"In the memorial prayer which we are about to read, we will mention his name not only as that of our brother, but also, using a term reserved for the learned and the wise, our teacher. He has blessed us with his spirit. His is the peace which comes of struggle, the peace which the prophets knew—the prophets into whose soul he penetrated and of whom he wrote so well. In their bliss he shares.”

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Poland, c1903, one of the earliest known images of Asch, who is in his early twenties here and beginning to find fame as a story writer.
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Asch in St Petersburg, 1907, for the Russian-language premiere of his play God of Vengeance with the actress Vidrinskaya.
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New York, c1918. My grandmother Ruth with her parents and brothers John and Moe; Nathan, the eldest child, is not in the photo.
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Sholem and Madzhe Asch with their daughter Ruth, on holiday on the Polish coast, c1923.
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Sholem and Madzhe Asch in Venice, 1923.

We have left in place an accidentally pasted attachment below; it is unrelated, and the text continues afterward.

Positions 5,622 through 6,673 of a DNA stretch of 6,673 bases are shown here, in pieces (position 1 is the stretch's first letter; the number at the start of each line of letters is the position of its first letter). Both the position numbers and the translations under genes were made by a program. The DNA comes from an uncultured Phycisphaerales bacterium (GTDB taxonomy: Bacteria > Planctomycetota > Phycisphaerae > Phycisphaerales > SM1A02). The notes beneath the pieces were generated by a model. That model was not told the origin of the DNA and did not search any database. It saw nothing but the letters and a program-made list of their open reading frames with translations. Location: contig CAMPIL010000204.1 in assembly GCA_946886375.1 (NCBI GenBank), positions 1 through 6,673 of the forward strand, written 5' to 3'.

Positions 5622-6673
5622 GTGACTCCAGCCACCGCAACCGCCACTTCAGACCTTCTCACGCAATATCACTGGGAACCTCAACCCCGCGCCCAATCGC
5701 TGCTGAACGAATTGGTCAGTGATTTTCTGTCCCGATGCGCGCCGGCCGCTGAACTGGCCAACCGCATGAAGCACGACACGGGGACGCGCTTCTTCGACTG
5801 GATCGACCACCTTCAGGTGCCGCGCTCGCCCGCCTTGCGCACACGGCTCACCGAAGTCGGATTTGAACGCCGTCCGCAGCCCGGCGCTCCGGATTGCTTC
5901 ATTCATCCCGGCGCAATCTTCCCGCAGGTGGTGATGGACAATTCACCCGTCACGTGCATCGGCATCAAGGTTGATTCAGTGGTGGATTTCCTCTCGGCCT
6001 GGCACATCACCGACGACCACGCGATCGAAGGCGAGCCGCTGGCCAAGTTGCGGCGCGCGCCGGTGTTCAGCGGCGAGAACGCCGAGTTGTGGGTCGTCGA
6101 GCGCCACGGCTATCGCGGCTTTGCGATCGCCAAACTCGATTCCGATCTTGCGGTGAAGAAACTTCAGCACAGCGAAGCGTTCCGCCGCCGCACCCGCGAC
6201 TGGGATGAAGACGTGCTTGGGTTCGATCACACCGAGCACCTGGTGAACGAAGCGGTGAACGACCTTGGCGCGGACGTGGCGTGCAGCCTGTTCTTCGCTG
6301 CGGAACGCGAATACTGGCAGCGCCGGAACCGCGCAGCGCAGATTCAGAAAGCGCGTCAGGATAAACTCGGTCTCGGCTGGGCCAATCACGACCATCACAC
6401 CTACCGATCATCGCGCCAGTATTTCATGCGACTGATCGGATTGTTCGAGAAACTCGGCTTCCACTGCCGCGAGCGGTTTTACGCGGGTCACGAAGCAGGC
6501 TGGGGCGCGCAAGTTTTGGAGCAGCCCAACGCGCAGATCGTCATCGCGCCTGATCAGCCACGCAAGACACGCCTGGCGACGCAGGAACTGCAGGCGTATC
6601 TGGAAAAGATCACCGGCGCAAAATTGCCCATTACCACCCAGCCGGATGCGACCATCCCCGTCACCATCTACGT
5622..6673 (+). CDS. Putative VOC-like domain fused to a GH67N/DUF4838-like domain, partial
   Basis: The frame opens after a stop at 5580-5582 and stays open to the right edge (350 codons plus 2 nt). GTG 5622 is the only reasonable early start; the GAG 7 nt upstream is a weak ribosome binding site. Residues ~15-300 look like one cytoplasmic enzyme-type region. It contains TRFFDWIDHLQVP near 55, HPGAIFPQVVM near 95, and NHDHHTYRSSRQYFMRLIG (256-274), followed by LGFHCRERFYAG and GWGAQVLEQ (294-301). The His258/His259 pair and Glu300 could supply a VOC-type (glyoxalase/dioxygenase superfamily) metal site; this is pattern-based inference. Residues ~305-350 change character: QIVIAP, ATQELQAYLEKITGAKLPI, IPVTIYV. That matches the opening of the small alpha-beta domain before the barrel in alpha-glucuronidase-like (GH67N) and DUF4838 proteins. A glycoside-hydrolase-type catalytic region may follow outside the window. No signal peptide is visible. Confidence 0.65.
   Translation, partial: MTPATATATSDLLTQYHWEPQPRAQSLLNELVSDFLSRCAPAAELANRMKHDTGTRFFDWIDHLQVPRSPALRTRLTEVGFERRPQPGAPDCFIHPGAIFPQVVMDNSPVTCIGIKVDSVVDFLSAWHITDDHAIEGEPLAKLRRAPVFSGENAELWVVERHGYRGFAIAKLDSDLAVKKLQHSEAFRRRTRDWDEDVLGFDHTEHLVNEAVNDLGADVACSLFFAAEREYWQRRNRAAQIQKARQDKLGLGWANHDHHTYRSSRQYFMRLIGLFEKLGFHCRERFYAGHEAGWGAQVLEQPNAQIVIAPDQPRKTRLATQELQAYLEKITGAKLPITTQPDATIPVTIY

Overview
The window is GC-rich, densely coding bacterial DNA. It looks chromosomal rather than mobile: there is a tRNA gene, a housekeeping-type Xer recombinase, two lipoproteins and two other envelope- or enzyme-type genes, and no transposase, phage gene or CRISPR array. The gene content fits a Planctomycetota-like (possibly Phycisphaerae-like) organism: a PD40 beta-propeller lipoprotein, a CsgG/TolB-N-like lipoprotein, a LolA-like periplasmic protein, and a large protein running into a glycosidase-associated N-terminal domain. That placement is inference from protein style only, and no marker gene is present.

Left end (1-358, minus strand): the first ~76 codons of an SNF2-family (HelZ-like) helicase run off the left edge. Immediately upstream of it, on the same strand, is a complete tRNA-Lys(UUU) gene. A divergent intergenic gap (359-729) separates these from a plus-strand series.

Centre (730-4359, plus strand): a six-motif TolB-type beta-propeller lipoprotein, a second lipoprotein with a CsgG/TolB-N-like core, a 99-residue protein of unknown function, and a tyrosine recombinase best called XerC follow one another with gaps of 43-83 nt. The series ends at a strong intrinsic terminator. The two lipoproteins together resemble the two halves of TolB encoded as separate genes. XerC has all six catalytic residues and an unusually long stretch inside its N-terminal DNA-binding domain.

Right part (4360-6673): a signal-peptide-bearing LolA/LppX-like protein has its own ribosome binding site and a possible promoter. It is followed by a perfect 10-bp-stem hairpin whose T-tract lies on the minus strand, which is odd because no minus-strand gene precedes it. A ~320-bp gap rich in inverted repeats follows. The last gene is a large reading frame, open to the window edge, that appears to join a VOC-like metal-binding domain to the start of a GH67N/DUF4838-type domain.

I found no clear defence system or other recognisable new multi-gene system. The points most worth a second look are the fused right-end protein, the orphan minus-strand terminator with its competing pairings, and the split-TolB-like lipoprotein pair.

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Poland, 1929, a road trip to research his novel Der tehilim yid (published in English as Salvation). Asch, his daughter Ruth, the driver, and his partner.
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A family reunion at Loudoun Road, north London, c1953. (Clockwise) Asch, his daughter Ruth, wife Madzhe, granddaughter Miriam, Madzhe's sister-in-law, and brother Olek Szpiro.
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Asch in Israel, c1955, reading the Hebrew newspaper Davar.

UPDATE: Once this article was published, I sent it to my mum. That’s her in the second to last photo (“granddaughter Miriam”). She replied, “Sholem certainly knew Reinhart; he married us.” (My parents married in the West London Synagogue, where Rabbi Reinhart was officiating before he took up the post at Westminster, and Asch and his wife Madzhe, then living in London, were there). Moral: when writing about your family, always consult your mother before you publish!

—David Mazower